Question is as the new world schools lay their brickwork which one of the 4P’s is driving their desirability? For now though, it doesn’t seem to be performance.

As Einstein said Education is what remains after one has forgotten what one has learned in school.

Is Sonic Branding A Dying Art??


Remember the days of listening to All India Radio? The times when watching TV meant waiting for Chitrahaar during the weekdays and the mega-entertainment bonanza on Sundays topped of with a Movie in the evening? An era when Print (Newspapers & Magazines) ruled roost and amongst the lesser mortals there was radio, billboards, bus queue shelters and in-cinema; television was a fledgling.  Radio jingles were the order of the day and as television took off some of the earlier TV spots took a similar approach.

As available media choices increased with the C&S boom and further with the advent of digital media the role of radio advertising diminished and the “sound of the brand” became a matter of detail.

Often, creative thinking as far as brands and advertising are concerned, is skewed towards the visual manifestation typography, colour pallete, tonality,images etc etc. Days and months are spent on getting it right over lengthy on-brand off-brand debates.

Simple question: If brands are like people and each one carves its unique identity. Isn’t our voice as much a part of our identity as are our physicality, handwriting etcetera?

There are no pre-defined mandatories as far as creating or building a brand are concerned. Organisations spend millions of dollars in creating, propagating and sustaining the “Brand Identity”. There are few brands however, that have invested time and effort in creating their audio signatures and fewer still who have maintained them zealously.Image

With the world becoming a smaller place and brands having to create mind-space across cultures and geographies one would reckon an Audio identity is a must. Forget music, how many brands get pronounced they way they want their brand names ought to be?

Music is widely agreed to be a universal language with commonly practiced protocols.

Sound has the power of conveying emotion in a manner the is most widely understood. Sound leaves a deeper and longer lasting impression on the human mind.

Unlike visuals sound need not necessarily be in the foreground or in the primary attention space for it to have an effect.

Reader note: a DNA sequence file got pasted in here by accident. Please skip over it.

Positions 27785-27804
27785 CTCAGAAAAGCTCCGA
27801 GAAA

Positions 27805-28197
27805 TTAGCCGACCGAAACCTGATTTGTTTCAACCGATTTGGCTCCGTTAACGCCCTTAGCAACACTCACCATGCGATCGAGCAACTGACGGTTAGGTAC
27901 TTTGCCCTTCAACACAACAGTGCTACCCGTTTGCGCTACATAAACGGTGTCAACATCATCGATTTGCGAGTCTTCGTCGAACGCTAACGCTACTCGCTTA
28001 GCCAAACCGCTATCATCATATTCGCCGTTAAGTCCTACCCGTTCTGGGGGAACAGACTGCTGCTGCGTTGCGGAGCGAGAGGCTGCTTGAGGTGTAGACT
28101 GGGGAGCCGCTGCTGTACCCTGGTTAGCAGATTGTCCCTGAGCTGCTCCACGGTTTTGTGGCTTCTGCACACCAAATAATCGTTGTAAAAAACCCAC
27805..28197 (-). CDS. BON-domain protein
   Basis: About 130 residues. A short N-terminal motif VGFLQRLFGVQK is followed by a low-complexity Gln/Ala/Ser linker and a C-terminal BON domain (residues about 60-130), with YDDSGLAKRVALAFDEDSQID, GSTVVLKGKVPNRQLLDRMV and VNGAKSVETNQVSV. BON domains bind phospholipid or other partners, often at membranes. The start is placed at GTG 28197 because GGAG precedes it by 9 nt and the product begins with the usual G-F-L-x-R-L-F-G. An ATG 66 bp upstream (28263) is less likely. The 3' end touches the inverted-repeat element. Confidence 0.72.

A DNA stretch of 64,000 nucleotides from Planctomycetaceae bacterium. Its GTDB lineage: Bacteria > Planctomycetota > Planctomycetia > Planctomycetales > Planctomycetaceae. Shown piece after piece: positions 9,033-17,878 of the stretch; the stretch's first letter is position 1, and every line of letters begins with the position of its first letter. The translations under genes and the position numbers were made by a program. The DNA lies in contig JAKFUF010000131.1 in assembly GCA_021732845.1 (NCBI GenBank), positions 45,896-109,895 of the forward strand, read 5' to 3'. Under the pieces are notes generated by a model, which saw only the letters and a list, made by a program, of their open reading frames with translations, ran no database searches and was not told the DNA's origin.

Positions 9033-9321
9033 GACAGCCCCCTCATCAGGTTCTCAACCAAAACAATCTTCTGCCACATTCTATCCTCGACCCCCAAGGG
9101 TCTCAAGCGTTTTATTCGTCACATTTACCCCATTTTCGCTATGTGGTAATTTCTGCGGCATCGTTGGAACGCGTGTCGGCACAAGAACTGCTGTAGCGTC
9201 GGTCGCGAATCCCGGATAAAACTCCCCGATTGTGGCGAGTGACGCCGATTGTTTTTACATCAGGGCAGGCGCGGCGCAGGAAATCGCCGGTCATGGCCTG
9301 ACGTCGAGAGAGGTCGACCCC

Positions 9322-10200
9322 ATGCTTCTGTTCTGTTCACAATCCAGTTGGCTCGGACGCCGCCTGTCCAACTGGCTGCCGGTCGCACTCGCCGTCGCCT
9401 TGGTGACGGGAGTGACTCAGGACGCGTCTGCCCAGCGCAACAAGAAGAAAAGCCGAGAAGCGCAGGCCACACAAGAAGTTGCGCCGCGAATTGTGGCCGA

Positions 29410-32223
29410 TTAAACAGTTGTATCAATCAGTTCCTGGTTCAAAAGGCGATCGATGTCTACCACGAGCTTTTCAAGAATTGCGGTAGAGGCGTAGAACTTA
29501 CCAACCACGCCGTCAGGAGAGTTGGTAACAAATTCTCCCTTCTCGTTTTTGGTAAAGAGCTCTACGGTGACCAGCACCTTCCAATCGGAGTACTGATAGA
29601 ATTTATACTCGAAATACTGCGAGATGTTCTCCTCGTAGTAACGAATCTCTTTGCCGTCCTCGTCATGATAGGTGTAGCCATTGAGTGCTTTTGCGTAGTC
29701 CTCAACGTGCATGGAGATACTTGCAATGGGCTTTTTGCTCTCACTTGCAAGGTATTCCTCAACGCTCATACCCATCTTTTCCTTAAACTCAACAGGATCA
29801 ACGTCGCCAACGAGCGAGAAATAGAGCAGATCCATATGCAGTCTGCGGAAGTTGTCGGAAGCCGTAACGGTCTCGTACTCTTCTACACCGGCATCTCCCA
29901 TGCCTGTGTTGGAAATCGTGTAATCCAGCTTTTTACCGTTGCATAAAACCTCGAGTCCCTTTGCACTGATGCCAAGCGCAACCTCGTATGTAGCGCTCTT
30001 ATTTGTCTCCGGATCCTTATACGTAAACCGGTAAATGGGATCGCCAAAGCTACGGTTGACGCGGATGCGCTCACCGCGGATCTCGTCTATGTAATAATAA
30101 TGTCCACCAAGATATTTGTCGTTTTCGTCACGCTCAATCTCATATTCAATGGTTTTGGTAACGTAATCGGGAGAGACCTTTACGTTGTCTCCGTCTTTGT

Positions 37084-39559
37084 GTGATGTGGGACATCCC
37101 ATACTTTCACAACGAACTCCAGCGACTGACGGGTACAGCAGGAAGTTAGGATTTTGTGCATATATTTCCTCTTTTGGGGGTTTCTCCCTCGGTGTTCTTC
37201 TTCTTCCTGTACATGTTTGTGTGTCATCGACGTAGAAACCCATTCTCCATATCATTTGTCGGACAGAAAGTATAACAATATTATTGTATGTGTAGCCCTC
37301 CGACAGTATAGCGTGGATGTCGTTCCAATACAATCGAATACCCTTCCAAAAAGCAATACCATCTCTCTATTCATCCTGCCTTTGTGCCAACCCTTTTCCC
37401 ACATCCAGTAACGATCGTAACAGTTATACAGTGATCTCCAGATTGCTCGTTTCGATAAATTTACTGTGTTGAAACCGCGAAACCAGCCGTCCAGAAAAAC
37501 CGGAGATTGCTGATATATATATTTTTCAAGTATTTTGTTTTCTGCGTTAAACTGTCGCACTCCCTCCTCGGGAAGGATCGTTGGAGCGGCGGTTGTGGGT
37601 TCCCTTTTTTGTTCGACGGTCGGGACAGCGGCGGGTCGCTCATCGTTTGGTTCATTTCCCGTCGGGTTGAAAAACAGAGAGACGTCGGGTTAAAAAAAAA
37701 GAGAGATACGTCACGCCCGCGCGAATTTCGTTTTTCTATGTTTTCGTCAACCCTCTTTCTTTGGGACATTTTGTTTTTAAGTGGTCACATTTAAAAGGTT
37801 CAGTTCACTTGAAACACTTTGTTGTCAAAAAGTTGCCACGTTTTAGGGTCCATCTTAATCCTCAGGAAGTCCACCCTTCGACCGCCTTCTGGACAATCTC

The author does not deny that music is widely and wisely being used in campaigns, the fear or concern however is that it is being limited to campaigns.

Brands that create a broader footprint with their identities shall prevail and sustain in the mind-space longer and stronger.

The beauty of an aural mnemonic is that once established it is embedded in the visual, we don’t need to hear the sound every time. Most of us sub-consciously hear “Ting ting ti din” every time we see the Britania logo or for that matter when we see the Intel logo we hear it too!

Listed below in no particular order are the best examples of Sonic branding from an India perspective according to me. Not necessarily all were created in India. The reason I mention them is that for all these brands their signature tunes/songs/sounds have remained integral to their communication over the years and have evolved with the brand. Check them out!

1) Britania: http://www.youtube.com/watch?v=LxOpS7EIBi0
2) Nescafe: http://www.youtube.com/watch?v=wSr_fr26bBc
3) Airtel:  http://www.youtube.com/watch?v=kCUO2SaJK3M
4) Tata DoCoMo: http://www.youtube.com/watch?v=E_HEKttPELI
5) ICICI Bank: http://www.youtube.com/watch?v=msfW-C_zm28
6) Kingfisher: http://www.youtube.com/watch?v=OsM-G3A6XR0

Other honourable mentions will be for Doordarshan and All India Radio, today the FM radio brands carry the flag with their stationality.

The above is just a top of mind, if you are reading this and can come up with more such examples of brands that have consistently used sonic branding do post a comment.